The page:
HomeReviewsPlaystationGAME REVIEW | It's All A Violent Political Game In "Not A Hero"

GAME REVIEW | It's All A Violent Political Game In "Not A Hero"

It's not easy this day to be elected into office. You try to be the good guy, say the right things, and make fine promises that you can not only keep, but will be beneficial for people in the long run. Instead of being ahead in the polls, you are far behind some tyrannical douchebag who is bound to wage Armageddon on everything he touches! So what can one do in a situation like this? Well if you're a guy like BunnyLord, you decide to put matters into your own hands (er, paws, or whatever he has).

And thus we have Not A Hero, the latest retro-looking game from Roll7 (OlliOlli). Here you take control of one of BunnyLord's closest friends, as you make your way through warehouse after warehouse shooting bad guys, collecting items, and making the mayoral candidate look good in just about every way imaginable. At first it all looks like a bloody dose of fun & games, and trust me when I say it is. However, it's when you reach a certain point when your tasks from BunnyLord get mad crazy.


Throughout most of the game you will be tasked to do one main objective, whether it's just kill all the bad guys or making sure a certain aspect of BunnyLord's campaign goes off without a hitch. However in each level you will also be given three other tasks to attempt to reach. This can range from making a certain amount of kills in a few seconds, not getting hit a number of times, or collect all the puppies/stereos/random objects that are lying around in the level. When there are a bunch of bad guys shooting at you, these tasks can be a whole lot more difficult than they should be.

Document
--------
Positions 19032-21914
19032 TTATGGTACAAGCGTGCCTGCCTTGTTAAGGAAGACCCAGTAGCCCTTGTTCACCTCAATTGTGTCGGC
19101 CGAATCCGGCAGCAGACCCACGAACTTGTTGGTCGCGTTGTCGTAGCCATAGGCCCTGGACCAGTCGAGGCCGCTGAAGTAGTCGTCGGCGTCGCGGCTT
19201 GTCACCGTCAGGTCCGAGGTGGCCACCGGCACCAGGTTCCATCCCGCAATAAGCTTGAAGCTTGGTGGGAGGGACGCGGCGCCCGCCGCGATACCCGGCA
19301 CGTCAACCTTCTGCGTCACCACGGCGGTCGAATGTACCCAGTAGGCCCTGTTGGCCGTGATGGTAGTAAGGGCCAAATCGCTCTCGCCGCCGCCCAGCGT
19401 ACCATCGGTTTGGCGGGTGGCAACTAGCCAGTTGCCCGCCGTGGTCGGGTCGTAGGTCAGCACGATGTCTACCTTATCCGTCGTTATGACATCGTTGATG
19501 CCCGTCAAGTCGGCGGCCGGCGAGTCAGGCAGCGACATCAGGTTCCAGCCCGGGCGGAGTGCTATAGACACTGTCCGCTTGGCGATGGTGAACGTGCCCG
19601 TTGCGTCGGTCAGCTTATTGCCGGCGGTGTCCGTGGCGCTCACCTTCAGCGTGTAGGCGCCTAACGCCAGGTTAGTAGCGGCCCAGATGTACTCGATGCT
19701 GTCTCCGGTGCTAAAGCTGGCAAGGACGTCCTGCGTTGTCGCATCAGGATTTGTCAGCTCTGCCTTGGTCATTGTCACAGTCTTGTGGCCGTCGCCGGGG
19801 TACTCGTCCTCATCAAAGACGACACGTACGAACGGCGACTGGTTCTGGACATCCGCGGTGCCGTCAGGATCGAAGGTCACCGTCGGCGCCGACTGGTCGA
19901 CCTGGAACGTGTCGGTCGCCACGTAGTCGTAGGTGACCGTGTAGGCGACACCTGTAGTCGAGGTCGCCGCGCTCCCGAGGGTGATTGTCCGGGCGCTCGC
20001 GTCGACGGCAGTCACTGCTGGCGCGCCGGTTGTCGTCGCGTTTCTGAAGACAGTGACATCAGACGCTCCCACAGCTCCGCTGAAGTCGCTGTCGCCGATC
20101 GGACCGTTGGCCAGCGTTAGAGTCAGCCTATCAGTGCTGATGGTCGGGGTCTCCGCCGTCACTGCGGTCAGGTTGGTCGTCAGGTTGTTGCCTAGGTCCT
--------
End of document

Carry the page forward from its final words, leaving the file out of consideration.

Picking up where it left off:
Not A Hero gives you the chance to choose one of nine people to play as, with them all becoming unlockable as the days progress. You start off with Steve, who can tackle enemies with his slide, but probably has the weakest gun in the bunch. Soon you can start unlocking Cletus and his trusty shotgun, Kimmy and her deadly katana, Ronald and his smashy-smashy hammer, and Jesus's hip-thrusting action. During my play-through I found myself sticking to Steve, as that slide of his wound up being more helpful than most of more powerful weapons these other characters carried.


That's why it was helpful when a dead enemy would drop more powerful bullets such as lasers and drills, which could make easier kills all the more enjoyable to watch. Lying out throughout the levels you'll also find grenades, Molotov cocktails, and even a trusty turret that can make mince meat out of all those bad dudes that are making it hard for BunnyLord to be mayor. Of course, sometimes all you need is some sheer luck to make it out alive, along with quick reloading reflex skills.

At first Not A Hero can be fairly easy, as shooting idiot baddies isn't as much rocket science as you'd think there'd be. You can hide behind corners and countertops, and even go for a much deadly one-shot kill or execution-styled maneuver to take them out. It's when they come in drones when the game starts to get tough, and this will happen out of nowhere! The difficulty level spikes dramatically without warning, and what was at first a walk in the park transforms into the climactic scene in The Warriors. As someone who likes his games becoming steadily difficult (i.e. Hotline Miami and its Wrong Number sequel, both also released by Devolver Digital), it took a bit of fun out of the whole experience.